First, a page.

Why are the events in Iran after the election receiving so much attention?

Sunday, July 05, 2009

It's now the 5th of July, which means that it has been almost a full 17 days since the election took place in Iran on June 12th. Though mainstream media coverage has fallen by quite a bit since then, there is still quite a bit of attention being paid to the events as they happen by those watching online, especially on Twitter where the hashtag #Iranelection has been on the trending topics every single day (aside from a few hours here and there), and that's even after the unfortunate death of Michael Jackson.

In the United States right now it's still the 4th of July, but nevertheless #Iranelection is still holding up with the Independence Day-themed tweets:


Some on Twitter though are a bit taken aback at #Iranelection staying on the trending topics all this time, either through complete lack of interest (nothing can be done about that) or from a view that Iran is receiving much more attention than a number of other topics, such as poverty in Africa. I had a bit of a discussion on Twitter on that last night.

There are a number of good reasons though why Iran is receiving this much attention, and at the same time deserves it. Here they are in no particular order.

The problem in Iran is clear and easy to understand. Problems are easy to understand when there are clear good guys (the people of Iran that want their votes to count) and bad guys (Khamenei, Ahmadinejad and their supporters) that can be identified. Some may bring up Mousavi's past in the 1980s to show that the matter isn't so black and white, but it really isn't about Mousavi so much as the people of Iran being able to choose who represents them, so it actually is quite clear. The people of Iran were used to give legitimacy to a candidate they did not choose, they are opposed to this, and we can help by continuing to pay attention to events as they occur.

Iran surprised the hell out of many. Nothing was more surprising for many than to find out that Iranians do not all look like this, as many in the West had thought before the election:

but instead something more along the lines of this.

The fact that most Iranians are modern, friendly towards the West, chill, interesting, well-dressed, well-educated, technologically proficient etc. etc. seems to have surprised a great many, and this complete 180 degree shift in the way Iranians are shown in the media I believe has fascinated a great many.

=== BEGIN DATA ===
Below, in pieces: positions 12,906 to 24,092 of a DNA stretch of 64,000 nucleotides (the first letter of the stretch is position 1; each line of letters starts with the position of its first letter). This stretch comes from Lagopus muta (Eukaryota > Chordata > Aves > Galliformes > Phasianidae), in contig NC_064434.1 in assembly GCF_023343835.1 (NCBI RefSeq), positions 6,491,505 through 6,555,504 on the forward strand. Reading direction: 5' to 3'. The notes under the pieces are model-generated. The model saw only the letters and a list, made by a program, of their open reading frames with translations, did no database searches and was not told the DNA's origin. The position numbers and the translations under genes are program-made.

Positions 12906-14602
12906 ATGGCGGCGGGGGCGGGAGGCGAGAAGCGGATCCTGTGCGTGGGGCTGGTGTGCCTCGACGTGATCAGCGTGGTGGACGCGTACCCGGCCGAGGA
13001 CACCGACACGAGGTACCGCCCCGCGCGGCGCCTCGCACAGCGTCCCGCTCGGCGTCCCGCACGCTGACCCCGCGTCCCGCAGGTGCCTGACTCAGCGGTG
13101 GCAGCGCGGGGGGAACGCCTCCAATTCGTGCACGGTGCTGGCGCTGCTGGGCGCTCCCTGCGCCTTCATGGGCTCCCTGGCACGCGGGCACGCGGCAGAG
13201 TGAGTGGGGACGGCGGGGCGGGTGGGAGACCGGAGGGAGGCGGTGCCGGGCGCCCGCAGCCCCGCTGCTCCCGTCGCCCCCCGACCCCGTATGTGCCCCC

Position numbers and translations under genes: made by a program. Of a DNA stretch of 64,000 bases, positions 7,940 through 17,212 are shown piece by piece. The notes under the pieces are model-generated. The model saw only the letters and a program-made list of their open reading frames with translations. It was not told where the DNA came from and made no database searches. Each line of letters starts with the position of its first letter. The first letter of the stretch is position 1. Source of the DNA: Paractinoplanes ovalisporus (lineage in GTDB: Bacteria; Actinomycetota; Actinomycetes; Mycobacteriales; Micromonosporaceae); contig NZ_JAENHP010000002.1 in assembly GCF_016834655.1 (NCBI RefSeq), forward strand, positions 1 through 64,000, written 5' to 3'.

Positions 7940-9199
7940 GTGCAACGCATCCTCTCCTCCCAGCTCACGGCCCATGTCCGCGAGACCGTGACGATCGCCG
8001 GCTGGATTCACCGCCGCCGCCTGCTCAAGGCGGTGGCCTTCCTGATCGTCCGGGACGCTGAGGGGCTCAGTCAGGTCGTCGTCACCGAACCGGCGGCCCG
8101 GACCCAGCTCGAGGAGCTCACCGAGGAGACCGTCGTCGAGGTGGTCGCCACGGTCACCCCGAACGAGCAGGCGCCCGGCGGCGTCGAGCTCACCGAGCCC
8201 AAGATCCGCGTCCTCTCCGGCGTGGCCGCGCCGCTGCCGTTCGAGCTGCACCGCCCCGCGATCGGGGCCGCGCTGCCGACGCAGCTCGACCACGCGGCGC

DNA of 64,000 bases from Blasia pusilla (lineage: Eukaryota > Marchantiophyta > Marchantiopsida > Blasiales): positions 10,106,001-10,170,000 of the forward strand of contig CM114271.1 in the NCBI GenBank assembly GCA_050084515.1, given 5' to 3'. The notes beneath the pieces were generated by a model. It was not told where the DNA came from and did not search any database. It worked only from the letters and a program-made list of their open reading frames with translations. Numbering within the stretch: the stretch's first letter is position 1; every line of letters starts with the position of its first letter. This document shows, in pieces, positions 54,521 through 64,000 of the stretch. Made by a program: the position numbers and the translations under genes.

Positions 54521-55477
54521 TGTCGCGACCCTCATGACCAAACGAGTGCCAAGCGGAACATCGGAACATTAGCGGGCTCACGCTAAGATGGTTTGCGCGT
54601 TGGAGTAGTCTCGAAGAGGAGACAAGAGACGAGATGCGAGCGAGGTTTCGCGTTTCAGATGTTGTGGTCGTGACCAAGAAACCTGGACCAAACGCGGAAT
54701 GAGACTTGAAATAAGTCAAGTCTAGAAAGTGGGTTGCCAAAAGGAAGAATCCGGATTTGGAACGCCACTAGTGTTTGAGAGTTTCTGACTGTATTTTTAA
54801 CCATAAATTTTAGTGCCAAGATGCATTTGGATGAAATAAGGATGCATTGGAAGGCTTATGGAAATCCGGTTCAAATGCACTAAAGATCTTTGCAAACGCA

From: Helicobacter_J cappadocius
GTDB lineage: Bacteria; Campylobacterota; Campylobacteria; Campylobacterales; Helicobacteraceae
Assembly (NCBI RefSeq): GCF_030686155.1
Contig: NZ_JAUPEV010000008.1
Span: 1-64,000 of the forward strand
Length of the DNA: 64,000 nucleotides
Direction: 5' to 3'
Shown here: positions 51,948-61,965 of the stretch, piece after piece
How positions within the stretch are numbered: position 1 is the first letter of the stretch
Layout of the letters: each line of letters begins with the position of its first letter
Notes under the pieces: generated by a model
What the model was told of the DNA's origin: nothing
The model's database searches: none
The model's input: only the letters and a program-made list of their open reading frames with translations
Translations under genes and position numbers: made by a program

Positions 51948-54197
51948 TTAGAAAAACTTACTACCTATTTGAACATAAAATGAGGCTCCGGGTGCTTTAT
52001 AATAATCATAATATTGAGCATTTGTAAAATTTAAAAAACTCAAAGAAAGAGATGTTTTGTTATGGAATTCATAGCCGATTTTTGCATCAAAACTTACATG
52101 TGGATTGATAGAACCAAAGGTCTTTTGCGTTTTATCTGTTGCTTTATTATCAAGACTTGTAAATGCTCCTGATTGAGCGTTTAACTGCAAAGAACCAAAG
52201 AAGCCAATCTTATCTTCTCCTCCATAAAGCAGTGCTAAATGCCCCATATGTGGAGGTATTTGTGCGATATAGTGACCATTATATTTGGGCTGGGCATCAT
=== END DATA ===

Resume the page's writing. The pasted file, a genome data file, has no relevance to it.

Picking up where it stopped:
This election is a single event; poverty is a long-term struggle. There's actually no real bias in attention being paid to the events in Iran compared to poverty in Africa or any other part of the world, because if you think about it even if the people of Iran are able to achieve a government that represents their wishes, poverty in Iran will be no more interesting a subject for those on the outside than before. Poverty in Mongolia, poverty in Bulgaria, poverty in Argentina, poverty in Iran...problems to be solved for sure, but these simply don't get the attention that an event like this gets because there is no quick solution to poverty, whereas with Iran there is a quick solution - removing Khamenei and Ahmadinejad from power. The goal actually is to turn Iran into a boring, well-run country. Iranians at the moment would simply love to be bored by their government.

Also note that events in other countries do receive quite a bit of attention when they happen - Myanmar is a good example, as was the "election" in Zimbabwe.

Finally, a bit of solace for those that would like more attention to be paid to other issues as well: think of the aftermath of this election in Iran as a training ground for online activism. What happens once can be repeated again, and there is no reason to think that those watching online won't be eager to help the people of any other country that is having their voices silenced by a repressive government. Some countries are simply too repressive for most on the outside to do anything (North Korea), some don't really have a clear consensus on who is good and who is evil (Honduras), but every once in a while an event like this happens where individuals can make a big difference (remember #CNNFail and how it resulted in better coverage from CNN after a few days), and that's when the internet explodes and we see what we are seeing now.

Final thought: don't forget that it took Iranians over a year to overthrow their government last time, so this is a long-term struggle. In spite of the diminished coverage in the mainstream media it's good to see that attention is being maintained on Twitter and many places online.

And yes, the situation is still very fluid. No reason whatsoever to give up now.

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